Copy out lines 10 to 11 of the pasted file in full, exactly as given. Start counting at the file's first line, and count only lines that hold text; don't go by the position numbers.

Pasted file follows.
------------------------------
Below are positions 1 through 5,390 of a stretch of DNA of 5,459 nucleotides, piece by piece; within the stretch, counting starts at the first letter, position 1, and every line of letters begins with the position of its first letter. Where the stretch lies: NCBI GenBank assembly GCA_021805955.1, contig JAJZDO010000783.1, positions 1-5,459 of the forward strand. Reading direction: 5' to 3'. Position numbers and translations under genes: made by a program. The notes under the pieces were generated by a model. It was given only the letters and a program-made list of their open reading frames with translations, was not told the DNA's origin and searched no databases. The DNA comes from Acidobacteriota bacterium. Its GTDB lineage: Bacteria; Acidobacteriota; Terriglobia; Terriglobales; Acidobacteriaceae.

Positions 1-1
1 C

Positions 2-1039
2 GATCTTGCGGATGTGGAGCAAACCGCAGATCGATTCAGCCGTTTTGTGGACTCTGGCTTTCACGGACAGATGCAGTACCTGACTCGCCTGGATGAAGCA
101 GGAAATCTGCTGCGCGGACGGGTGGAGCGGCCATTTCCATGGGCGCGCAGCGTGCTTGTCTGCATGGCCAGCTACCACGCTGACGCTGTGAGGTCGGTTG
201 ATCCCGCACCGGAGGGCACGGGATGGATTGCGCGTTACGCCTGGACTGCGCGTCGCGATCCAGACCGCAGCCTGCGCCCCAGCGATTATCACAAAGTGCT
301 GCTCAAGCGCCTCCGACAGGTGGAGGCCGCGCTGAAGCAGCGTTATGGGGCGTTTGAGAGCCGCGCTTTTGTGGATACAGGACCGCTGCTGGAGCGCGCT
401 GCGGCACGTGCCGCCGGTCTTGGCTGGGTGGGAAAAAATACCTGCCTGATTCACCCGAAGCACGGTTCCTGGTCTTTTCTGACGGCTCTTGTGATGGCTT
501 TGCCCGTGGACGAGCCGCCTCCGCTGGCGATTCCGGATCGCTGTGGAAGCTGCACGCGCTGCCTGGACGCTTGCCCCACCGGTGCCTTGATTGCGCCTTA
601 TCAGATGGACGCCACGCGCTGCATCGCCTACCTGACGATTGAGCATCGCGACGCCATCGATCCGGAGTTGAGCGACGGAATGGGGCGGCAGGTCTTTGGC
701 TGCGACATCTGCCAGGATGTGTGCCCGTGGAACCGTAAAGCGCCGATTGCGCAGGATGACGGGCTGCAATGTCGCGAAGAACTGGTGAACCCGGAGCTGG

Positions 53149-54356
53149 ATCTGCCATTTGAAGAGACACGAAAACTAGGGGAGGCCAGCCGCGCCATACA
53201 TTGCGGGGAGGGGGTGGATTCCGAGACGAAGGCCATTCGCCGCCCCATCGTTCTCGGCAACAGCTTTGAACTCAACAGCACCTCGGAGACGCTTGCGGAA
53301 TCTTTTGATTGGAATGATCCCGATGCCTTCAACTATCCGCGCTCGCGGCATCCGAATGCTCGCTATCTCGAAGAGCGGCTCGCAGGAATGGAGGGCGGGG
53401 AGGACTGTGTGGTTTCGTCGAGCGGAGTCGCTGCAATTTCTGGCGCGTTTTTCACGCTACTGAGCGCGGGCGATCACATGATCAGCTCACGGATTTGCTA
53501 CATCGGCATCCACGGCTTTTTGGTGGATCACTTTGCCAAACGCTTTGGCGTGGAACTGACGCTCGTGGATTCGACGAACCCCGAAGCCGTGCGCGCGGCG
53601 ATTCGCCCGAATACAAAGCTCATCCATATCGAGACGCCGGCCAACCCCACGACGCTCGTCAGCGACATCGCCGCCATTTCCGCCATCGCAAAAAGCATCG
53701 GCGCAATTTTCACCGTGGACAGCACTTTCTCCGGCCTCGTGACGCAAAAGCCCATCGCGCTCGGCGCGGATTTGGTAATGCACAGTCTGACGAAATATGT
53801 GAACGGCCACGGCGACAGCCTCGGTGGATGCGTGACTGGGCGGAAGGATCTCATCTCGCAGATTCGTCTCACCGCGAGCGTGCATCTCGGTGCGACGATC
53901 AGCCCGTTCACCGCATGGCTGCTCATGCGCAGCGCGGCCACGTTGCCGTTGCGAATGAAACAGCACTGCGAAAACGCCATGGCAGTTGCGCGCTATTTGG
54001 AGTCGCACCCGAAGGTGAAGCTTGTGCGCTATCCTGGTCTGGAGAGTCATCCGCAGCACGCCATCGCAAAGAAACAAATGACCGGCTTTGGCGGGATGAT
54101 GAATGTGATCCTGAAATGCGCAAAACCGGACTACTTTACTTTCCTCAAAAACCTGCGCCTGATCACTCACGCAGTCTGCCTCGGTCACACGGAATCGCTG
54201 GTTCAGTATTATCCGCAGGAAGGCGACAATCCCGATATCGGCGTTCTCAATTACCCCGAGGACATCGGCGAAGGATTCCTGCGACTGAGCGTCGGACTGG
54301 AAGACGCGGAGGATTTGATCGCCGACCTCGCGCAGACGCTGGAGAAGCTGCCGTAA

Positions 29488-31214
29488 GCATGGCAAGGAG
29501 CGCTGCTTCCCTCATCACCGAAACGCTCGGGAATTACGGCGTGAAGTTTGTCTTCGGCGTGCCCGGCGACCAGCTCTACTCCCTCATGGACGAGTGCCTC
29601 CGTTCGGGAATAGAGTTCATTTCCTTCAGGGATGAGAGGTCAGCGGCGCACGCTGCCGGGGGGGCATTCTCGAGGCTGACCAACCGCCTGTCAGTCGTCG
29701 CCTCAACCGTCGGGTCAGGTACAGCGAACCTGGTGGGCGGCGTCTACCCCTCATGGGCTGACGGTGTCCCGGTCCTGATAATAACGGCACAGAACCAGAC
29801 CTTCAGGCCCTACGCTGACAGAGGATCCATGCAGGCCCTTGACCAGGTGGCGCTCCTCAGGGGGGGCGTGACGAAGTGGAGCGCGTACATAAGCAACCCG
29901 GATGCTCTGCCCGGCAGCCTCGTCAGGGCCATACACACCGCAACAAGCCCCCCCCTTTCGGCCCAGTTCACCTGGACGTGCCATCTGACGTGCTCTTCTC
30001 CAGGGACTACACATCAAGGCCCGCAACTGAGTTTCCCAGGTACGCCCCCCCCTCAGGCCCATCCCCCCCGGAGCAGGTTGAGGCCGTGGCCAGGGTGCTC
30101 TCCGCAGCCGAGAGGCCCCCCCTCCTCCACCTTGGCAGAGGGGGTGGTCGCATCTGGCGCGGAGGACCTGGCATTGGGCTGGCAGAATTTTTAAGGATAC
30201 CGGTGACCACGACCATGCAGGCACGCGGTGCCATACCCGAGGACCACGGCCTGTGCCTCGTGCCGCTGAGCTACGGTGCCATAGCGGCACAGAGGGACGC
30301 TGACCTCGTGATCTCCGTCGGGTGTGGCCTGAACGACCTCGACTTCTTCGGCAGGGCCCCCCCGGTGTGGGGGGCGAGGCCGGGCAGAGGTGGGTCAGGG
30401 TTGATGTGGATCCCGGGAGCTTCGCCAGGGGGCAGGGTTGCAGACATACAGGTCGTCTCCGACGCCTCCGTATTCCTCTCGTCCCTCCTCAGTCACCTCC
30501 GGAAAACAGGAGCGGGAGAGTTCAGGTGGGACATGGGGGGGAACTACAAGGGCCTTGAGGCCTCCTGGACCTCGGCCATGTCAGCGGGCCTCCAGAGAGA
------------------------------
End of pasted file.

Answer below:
501 TGCCCGTGGACGAGCCGCCTCCGCTGGCGATTCCGGATCGCTGTGGAAGCTGCACGCGCTGCCTGGACGCTTGCCCCACCGGTGCCTTGATTGCGCCTTA
601 TCAGATGGACGCCACGCGCTGCATCGCCTACCTGACGATTGAGCATCGCGACGCCATCGATCCGGAGTTGAGCGACGGAATGGGGCGGCAGGTCTTTGGC